Kent County Council needs to make £97m budget savings

 
Kent County Council Kent County Council has announced savings of £97m for 2012-2013

Kent County Council has an annual budget of more than £2.2bn.

It sounds like a huge amount of money but out of that it has to provide care for the growing elderly population, as well as look after children in care and foster homes, and provide education services, waste management etc.

The list goes on...

Kent, like all councils, is facing cuts in its government funding of 7% each year over four years.

Last financial year the authority made £65m worth of savings.

Achieving savings

Kent County Council

  • Kent County Council has an annual budget of more than £2.2bn
  • Last financial year the authority made £65m savings
  • Kent is facing cuts in government funding of 7% each year over four years in common with other councils
  • The council has announced savings for 2012-2013 of £97m
  • Over the next three years the council will lose 1,500 staff with an estimated saving of £45m

Today the council has announced the savings for 2012-2013 will be even greater at £97m.

So how will that be achieved?

The council says the only way it can making savings of that amount is not by so-called 'salami slicing' - i.e. taking off a bit here and a bit there - but by re-structuring the way it does things.

This includes both the provision of services and internally - by streamlining its finance departments.

By doing that it says it has made efficiency savings of £38m.

A lot of that has been done by reducing the number of staff by approximately 640 - by either not filling vacancies or through redundancies.

And there is more pain to come. Over the next three years the council will lose 1,500 staff in total and estimate that will save around £45m.

It will also change the way it does business.

Elderly person with carer Spending on care for the elderly is one of the biggest costs for the council

Spending on care for the elderly is one of the biggest costs and accounts for £450m a year.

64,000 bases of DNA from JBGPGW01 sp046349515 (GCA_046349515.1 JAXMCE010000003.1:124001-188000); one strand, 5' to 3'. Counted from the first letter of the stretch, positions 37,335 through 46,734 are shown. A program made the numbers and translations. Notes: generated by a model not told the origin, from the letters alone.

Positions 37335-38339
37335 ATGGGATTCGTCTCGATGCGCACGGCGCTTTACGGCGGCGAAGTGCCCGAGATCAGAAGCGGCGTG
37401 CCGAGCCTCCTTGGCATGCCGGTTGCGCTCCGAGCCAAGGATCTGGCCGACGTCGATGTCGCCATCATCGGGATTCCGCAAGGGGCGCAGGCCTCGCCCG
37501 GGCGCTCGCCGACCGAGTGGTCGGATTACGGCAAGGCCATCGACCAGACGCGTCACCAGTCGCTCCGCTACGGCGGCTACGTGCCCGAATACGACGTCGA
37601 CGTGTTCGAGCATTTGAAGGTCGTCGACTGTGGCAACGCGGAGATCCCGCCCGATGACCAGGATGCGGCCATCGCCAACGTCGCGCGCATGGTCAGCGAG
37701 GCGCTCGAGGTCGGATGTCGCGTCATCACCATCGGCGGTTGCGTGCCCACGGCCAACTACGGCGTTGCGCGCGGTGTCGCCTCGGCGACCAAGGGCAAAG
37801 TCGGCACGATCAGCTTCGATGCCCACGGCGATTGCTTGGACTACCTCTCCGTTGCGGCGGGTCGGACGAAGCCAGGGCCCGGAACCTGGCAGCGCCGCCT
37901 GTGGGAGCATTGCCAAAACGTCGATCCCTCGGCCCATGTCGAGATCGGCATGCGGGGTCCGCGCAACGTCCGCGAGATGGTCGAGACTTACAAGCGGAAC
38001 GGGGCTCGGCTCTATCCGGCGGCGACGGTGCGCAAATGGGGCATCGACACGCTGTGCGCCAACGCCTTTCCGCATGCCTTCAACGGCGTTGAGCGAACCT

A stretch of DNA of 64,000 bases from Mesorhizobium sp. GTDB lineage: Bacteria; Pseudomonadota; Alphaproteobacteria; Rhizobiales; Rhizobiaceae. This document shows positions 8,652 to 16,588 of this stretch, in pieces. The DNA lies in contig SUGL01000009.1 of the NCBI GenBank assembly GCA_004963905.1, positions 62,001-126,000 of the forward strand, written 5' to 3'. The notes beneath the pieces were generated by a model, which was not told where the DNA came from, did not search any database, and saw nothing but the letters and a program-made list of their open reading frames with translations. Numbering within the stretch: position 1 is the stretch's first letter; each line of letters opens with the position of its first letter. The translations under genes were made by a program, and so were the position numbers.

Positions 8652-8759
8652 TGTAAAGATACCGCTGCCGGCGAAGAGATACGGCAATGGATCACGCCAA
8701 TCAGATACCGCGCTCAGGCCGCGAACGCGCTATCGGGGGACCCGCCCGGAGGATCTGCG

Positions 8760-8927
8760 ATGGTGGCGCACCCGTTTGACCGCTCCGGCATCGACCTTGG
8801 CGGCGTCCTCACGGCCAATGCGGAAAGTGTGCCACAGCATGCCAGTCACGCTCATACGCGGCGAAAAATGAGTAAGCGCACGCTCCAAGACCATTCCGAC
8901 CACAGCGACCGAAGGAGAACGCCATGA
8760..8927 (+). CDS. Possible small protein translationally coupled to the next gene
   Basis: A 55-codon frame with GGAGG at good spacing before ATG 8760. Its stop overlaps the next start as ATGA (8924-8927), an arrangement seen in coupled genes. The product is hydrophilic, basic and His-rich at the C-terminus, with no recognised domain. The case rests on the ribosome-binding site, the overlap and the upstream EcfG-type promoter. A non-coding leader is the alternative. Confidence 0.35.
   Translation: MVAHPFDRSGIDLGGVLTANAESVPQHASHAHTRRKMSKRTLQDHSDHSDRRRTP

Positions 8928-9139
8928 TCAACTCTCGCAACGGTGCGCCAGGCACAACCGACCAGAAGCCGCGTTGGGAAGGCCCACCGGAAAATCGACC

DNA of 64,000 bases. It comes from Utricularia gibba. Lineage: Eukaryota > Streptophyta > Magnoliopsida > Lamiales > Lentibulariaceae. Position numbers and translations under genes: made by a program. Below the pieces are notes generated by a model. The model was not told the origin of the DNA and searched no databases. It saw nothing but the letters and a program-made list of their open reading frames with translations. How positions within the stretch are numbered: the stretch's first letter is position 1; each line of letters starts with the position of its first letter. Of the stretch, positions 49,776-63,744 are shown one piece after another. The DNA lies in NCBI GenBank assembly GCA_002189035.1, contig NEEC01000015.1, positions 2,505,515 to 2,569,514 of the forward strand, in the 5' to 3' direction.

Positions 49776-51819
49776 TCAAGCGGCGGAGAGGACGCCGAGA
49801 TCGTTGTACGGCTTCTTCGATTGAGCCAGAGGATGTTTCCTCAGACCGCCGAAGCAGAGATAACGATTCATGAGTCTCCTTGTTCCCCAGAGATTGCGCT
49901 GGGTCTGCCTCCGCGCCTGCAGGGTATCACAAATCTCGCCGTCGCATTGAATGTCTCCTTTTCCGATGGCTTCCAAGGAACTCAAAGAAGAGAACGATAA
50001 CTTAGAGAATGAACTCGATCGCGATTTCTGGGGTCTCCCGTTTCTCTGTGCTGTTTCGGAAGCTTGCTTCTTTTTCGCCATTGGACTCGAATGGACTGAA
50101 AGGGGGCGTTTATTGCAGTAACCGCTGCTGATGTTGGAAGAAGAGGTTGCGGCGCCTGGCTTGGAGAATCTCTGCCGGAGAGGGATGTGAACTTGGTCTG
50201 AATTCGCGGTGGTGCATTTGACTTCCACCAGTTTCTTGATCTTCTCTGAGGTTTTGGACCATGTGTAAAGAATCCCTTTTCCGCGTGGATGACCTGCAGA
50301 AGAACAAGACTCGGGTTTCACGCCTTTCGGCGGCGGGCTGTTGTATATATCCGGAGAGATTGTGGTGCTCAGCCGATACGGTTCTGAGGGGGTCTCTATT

The council aims to identify elderly people with needs sooner so problems can be tackled earlier and hopefully elderly people can remain in their own homes longer, rather than in hospital.

Kent County Council says it's determined to be able to provide care for people with moderate needs and points out that many other local authorities only provide for those classed as having severe needs.

It's an area where the council wants to reduce costs but with an ageing population it won't be easy.

Improving child protection

But it's providing care for people at the other end of the age spectrum which has proved most controversial for Kent County Council.

Start Quote

Kent County Council's message offers little festive cheer ”

End Quote Louise Stewart Political editor South East

After an Ofsted report last year found the council's childcare protection to be inadequate it has directed resources at the service, spending £24m to bring in extra social workers and trying to improve the care.

Despite the injection of funding they have struggled to deal with the backlog and the number of cared for children in Kent is now more than 2,800 - that's up 40% over the past two and a half years.

It costs a huge amount to look after children in care - from £35,000 a year up to £70,000 for those with physical or mental difficulties.

To try to tackle the ongoing problem they are now investing a further £22m in children's services.

But the council acknowledges that dealing with problems in children's services is "still a massive issue for them".

Difficult times

The council will only be able to cut the bill by reducing the number of children in care and it aims to get the figure down to 1,000 by speeding up fostering and adoption procedures.

Teenager silhouetted The council acknowledges that dealing with problems in children's services is still a "massive issue"

Given the figures have remained stubbornly high - and are increasing - that looks like a tall order.

Kent County Council's message offers little festive cheer.

It says these are difficult times and next year won't see the end of the pain.

But the council's leader Paul Carter says he believes they have been able to produce a budget which is fair and which will limit the impact on frontline services.

 
Louise Stewart, Political editor, South East Article written by Louise Stewart Louise Stewart Political editor, South East

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